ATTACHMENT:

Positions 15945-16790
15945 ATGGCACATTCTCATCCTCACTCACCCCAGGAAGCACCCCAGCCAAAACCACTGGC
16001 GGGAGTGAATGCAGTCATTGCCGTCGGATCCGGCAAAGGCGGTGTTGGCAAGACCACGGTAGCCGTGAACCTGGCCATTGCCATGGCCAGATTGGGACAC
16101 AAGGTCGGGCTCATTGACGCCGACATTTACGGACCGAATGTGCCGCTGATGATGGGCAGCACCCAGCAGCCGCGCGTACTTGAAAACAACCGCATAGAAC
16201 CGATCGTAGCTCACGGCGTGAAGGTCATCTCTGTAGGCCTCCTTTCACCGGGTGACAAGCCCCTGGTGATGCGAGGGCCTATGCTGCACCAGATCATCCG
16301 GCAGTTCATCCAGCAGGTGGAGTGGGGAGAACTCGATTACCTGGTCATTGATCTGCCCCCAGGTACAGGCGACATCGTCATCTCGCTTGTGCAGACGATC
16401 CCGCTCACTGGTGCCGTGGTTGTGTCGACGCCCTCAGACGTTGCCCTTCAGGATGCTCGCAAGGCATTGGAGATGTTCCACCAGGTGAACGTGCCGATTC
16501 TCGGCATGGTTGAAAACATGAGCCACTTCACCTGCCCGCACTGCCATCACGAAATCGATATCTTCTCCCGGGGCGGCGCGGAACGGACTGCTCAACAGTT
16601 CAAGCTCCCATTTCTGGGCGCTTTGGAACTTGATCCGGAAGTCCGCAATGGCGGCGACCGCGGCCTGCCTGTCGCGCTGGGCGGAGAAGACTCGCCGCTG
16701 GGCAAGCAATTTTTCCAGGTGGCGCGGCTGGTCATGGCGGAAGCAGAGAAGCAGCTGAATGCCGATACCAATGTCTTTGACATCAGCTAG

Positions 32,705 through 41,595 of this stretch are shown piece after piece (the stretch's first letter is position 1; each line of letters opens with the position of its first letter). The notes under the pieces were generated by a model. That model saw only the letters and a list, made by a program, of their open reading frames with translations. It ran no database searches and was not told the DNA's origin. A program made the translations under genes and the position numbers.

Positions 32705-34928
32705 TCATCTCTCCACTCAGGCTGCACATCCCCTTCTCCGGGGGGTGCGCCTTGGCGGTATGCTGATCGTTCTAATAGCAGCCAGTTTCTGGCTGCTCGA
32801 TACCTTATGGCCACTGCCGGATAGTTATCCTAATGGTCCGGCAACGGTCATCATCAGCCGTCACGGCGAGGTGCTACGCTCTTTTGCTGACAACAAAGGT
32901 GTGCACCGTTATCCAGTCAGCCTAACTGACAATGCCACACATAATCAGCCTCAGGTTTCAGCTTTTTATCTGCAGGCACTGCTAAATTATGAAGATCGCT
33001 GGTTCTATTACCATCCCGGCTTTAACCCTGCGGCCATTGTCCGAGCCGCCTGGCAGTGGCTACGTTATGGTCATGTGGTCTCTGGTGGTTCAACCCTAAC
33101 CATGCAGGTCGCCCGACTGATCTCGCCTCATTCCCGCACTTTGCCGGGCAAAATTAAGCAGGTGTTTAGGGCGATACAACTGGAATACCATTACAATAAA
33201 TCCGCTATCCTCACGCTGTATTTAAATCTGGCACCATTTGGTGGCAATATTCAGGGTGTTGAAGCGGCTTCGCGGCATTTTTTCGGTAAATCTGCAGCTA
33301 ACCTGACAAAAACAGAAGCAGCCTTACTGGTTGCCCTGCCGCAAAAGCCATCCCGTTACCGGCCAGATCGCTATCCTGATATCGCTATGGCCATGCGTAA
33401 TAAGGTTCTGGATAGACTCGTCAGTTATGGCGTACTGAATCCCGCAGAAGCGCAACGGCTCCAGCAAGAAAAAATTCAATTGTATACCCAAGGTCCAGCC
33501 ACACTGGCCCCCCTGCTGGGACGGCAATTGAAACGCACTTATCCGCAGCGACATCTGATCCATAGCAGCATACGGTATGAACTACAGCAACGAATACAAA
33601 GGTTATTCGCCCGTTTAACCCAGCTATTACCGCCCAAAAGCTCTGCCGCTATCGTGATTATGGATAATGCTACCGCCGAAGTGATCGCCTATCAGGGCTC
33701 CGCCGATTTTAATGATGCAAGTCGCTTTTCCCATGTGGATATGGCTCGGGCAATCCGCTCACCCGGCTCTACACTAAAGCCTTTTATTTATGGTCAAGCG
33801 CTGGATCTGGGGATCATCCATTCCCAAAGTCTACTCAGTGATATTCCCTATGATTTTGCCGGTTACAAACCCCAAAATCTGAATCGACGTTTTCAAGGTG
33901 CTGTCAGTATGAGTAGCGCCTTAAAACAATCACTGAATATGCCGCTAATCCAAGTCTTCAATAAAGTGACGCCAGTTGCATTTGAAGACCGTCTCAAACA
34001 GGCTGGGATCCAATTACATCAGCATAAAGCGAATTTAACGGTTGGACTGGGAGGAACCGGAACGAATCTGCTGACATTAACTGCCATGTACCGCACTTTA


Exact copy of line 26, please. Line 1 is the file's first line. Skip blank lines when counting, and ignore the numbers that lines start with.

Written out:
34001 GGCTGGGATCCAATTACATCAGCATAAAGCGAATTTAACGGTTGGACTGGGAGGAACCGGAACGAATCTGCTGACATTAACTGCCATGTACCGCACTTTA